Newstalk has suspended presenter George Hook amid the ongoing controversy surrounding his comments on rape last week.
The announcement came after Taoiseach Leo Varadkar said he abhors the comments Mr Hook made on his High Noon programme on Friday, September 8.
Supermarket chain Tesco has joined the Dalata Hotel Group in withdrawing its advertising from the show in response to Mr Hook’s remarks, for which he has since apologised.
The broadcaster questioned whether the victim of an alleged rape case in the UK should accept a portion of the “blame” for the crime, because she went back to the hotel room of a man she had first met that night.
“I strongly disagree with the comments that he made,” Mr Varadkar told RTÉ’s Morning Ireland yesterday.
“Nobody who is raped or sexually assaulted is ever responsible for that in any way. I totally disagree with, and abhor, the comments that he made.
“He has since then, of course, apologised and apologised profusely and I think he does understand that what he said about this issue, on that occasion and in the past, was unacceptable.
“I think it’s indicative of attitudes that still exist in Irish society that need to change.”
Mr Hook previously courted controversy with comments he made about a rape case in 2015.
Boston Herald columnist Michael Graham, a long-time contributor to Mr Hook’s shows, criticised the station’s decision to suspend Mr Hook and said he would not appear on Newstalk while Mr Hook remained off-air.
“I cannot bear how the Irish media/elites/virtues-signaling/anti-free-speech Left has treated a good and decent man like [George Hook],” Mr Graham said in a series of tweets.
The National Women’s Council of Ireland, which has submitted a complaint about the remarks to the Broadcasting Authority of Ireland, welcomed the move.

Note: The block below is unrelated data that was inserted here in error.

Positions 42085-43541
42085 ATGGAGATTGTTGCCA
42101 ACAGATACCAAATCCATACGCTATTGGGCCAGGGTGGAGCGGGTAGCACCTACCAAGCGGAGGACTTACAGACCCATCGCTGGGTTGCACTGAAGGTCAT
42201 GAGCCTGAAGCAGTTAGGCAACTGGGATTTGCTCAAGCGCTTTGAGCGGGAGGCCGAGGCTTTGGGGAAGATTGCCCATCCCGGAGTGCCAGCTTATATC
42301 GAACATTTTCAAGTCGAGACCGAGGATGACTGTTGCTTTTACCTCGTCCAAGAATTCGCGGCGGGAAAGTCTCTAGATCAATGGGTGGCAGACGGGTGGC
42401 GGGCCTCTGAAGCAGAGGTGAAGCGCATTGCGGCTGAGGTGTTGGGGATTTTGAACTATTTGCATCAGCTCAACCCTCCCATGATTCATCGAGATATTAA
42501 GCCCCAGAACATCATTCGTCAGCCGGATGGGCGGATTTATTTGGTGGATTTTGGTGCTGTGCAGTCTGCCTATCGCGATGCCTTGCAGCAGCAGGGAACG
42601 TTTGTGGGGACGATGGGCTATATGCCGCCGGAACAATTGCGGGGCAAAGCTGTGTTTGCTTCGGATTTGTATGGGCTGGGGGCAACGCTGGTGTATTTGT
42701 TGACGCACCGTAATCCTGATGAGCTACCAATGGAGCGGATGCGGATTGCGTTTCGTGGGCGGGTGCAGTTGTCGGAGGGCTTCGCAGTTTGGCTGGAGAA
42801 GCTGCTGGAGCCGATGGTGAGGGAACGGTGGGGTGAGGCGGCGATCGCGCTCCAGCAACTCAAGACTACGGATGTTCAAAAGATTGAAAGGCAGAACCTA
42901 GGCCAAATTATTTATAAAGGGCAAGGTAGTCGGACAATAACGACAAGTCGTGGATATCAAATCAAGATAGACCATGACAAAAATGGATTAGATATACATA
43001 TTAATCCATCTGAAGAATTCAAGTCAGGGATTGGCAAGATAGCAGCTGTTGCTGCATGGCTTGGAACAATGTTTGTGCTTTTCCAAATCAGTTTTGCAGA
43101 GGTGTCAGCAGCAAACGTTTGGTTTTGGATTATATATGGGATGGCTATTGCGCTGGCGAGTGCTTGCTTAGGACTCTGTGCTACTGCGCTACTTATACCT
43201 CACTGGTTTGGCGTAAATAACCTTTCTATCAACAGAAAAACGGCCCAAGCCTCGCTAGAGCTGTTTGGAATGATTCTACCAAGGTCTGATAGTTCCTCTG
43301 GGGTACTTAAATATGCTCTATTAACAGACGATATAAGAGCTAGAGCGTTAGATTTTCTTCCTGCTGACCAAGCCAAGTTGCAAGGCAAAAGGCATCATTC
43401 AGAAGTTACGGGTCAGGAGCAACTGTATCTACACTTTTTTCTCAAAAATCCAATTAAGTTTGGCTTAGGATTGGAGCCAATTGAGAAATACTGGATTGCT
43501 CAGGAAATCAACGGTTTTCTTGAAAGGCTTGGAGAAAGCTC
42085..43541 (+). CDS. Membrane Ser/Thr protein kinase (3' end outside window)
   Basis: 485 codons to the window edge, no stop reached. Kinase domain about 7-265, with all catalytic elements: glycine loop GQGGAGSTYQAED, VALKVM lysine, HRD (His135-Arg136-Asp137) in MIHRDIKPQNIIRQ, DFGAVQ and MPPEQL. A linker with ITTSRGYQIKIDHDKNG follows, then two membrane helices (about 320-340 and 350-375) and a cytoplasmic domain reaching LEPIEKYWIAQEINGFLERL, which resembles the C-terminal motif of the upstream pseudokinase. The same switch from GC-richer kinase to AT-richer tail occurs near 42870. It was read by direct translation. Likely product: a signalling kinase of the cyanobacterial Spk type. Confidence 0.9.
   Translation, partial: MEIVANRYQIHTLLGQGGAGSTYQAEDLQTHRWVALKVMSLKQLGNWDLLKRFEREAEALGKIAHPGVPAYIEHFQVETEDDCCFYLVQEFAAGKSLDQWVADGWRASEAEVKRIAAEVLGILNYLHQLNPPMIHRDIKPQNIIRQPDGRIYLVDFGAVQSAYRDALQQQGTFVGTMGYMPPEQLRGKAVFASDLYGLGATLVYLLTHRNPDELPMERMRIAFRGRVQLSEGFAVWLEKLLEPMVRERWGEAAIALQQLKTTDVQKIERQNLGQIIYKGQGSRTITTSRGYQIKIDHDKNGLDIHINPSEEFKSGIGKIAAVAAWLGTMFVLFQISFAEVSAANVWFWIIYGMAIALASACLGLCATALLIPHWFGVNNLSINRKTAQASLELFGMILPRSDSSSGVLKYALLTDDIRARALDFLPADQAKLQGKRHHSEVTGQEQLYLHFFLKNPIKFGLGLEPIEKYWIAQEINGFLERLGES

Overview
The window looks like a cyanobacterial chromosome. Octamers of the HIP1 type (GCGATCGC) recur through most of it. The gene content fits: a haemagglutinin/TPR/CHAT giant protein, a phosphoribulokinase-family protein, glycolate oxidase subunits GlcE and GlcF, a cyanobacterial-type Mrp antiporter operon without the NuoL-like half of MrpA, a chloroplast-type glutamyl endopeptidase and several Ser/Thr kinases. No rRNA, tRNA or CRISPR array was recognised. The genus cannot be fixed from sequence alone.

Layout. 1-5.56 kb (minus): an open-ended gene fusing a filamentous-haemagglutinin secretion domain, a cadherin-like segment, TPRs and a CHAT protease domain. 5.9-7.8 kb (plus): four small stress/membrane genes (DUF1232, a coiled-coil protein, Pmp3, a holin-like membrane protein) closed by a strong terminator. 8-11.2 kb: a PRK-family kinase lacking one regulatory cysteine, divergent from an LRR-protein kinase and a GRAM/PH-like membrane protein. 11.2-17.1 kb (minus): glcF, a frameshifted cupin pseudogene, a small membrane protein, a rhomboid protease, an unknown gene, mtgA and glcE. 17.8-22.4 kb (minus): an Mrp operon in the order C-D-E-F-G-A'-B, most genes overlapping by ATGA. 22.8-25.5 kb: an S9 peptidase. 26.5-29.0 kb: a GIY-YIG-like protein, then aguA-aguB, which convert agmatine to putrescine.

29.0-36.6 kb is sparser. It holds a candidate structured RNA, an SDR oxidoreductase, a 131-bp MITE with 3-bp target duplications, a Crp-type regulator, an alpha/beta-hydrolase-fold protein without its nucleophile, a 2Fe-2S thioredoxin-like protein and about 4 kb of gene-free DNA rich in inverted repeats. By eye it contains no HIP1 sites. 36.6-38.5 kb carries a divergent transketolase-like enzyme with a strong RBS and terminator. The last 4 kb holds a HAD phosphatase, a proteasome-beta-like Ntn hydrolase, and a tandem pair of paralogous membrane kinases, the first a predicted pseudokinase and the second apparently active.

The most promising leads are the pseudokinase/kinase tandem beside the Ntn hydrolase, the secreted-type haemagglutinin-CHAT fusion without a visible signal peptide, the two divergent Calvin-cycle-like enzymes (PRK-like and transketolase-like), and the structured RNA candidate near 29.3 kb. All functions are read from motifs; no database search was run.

Director Orla O’Connor said: “It shows that Newstalk is taking the matter seriously, and that they are aware of the extremely damaging impact these remarks have on women who have experienced rape, particularly on those who are considering reporting the crime to An Garda Síochána.
“The events this week, from sponsors pulling their sponsorship to the courageous stance taken by staff, both collective and individual, has shown that these views will no longer find a receptive audience.”
Mr Hook had presented the show as usual from Monday to Thursday. He opened Monday’s show with an apology for his remarks.
“It was wrong of me to suggest that any blame could be attributed to those victims or that they bear any responsibility in the crimes committed against them,” he said. “By doing that I played a part in perpetuating the stigma and I unreservedly apologise for doing so.”
Dr Ciara Kelly yesterday stepped in to present Mr Hook’s show.
Newstalk presenter Sean Moncrieff tweeted that it has been “an incredibly difficult week at Newstalk”. “But I’m immensely proud of the professional and brave staff here,” said Mr Moncrieff.
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